- Switch DPDT 2.5 mm pitch through hole (see datasheet for C&K or Multicomp Pro )
- LEDs 3 mm through hole
- Resistors L6.3 x D2.5 mm through hole
- Capacitors 2.5 mm pitch
The PCBs in sets of 3 can be ordered from OSHPark at this link and the gerber files can also be downloaded.
The following items are required or in some cases are helpful:
- Temperature controlled soldering iron and stand
- Lead free solder, e.g.
- Safety glasses / eye protection
- Well ventilated space / fume extraction
- Well lit, non flammable work surface
- Side cutters / wire cutters
- Solder flux (optional)
- Braided solder wick (optional)
- Needle nose pliers (optional)
- Vise or helping hand (optional)
- Tweezers (optional)
- Painter's tape (optional)
- Isopropyl alcohol (optional)
- Antistatic brush (optional)
- Multimeter (nice to have when things go wrong)
Soldering the Kit
SAFETY FIRST! There is a safety list here. Especially observe the following which I commonly see ignored:
- Always wear eye protection
- Use lead free solder - It is easier to get a good solder joint with lead based solder but this is project is for a wearable and will be handled. Lead is especially dangerous for children.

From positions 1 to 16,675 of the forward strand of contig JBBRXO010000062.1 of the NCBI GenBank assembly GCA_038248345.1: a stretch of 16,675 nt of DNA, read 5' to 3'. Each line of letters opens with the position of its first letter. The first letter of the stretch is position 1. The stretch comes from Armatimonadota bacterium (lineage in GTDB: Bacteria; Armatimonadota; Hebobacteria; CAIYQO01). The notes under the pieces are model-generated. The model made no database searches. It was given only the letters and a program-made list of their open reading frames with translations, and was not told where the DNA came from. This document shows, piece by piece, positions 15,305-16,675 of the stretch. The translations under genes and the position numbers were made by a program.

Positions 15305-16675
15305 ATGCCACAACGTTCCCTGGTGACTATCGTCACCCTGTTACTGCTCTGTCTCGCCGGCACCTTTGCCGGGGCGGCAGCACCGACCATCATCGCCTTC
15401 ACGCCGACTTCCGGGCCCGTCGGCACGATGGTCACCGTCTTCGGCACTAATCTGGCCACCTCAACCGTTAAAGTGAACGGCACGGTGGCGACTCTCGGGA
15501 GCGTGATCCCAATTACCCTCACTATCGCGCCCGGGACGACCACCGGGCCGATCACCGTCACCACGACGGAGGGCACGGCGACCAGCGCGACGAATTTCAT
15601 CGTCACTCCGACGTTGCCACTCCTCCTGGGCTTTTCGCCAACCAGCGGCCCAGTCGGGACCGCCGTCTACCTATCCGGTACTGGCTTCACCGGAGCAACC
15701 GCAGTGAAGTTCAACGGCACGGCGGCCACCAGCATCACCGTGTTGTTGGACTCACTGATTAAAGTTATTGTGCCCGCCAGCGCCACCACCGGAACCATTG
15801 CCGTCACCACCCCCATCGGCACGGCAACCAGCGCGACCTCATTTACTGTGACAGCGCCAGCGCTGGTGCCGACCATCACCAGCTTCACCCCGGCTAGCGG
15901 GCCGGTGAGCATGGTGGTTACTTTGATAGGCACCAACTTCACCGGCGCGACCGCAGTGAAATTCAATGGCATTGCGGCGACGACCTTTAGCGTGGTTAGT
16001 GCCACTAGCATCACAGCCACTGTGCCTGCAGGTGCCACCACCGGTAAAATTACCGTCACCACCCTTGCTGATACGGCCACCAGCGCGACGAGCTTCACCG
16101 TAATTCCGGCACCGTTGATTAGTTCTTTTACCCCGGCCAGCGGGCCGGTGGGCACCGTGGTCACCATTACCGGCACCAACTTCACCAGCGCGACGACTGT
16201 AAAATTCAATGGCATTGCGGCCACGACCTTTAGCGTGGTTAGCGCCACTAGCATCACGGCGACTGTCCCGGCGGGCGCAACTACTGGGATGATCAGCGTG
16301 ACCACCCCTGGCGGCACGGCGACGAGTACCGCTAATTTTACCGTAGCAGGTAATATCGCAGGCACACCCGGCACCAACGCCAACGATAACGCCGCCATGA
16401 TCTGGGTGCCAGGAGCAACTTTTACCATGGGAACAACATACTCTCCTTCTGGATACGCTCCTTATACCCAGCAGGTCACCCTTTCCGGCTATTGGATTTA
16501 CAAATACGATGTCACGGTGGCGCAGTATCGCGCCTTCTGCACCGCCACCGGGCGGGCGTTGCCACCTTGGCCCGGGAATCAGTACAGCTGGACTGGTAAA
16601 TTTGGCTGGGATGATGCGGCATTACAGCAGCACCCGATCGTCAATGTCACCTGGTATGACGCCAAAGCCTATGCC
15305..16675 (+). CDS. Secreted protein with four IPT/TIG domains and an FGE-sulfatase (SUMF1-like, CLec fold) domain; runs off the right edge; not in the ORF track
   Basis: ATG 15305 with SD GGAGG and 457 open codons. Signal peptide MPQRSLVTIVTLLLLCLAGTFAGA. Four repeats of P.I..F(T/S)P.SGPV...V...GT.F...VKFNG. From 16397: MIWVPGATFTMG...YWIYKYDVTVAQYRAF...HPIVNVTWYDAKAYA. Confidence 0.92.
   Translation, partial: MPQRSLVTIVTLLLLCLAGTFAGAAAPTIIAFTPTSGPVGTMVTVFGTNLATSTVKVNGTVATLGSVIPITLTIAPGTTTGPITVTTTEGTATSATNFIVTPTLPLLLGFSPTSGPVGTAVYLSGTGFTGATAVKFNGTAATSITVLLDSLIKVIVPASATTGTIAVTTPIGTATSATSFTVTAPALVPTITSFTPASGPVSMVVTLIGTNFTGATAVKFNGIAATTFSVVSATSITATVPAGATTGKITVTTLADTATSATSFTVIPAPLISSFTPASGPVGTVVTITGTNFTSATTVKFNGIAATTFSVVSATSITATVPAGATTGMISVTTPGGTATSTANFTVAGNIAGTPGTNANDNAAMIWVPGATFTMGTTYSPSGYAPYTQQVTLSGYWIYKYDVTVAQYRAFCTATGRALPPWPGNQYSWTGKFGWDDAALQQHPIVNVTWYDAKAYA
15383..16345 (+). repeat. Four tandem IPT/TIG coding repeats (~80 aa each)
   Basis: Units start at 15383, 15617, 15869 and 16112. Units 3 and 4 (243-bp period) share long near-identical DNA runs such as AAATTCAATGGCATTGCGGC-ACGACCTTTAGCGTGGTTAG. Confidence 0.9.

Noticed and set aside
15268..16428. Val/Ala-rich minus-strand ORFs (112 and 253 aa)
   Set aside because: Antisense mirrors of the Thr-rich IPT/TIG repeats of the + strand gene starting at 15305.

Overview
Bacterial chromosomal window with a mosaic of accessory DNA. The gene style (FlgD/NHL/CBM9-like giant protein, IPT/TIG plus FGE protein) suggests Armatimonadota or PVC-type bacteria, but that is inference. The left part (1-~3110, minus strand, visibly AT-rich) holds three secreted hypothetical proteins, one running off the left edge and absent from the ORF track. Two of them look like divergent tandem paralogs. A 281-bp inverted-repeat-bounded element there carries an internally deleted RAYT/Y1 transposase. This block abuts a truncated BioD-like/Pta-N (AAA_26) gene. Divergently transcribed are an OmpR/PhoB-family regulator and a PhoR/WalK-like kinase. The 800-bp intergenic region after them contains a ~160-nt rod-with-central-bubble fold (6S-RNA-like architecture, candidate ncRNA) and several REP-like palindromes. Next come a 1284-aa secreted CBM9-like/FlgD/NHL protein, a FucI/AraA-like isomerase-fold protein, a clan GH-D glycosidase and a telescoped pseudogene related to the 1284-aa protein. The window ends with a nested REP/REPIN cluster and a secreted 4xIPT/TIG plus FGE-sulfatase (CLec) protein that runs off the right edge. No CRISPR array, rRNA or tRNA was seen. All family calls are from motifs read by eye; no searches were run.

- Solder in an area with good ventilation and use a fume extractor
- Do not multitask while holding a soldering iron - put it back in the stand
- Always wash hands afterwards
When teaching children make sure there is adequate oversight for each child.
Sandpaper or a file can be used to smooth the edges of the PCB. Take care to not inhale the dust. Clean the PCB with alcohol if available. If solder is not sticking, flux can help. There is an introduction to soldering on PCBs with through hole components here.
The order of assembly is not terribly important for this project as the parts are large and spaced well apart. However, I soldered the low profile discrete components on the front first. These were followed by the 8 pin DIP IC (555 Timer) and finally the battery holder on the back and the switch.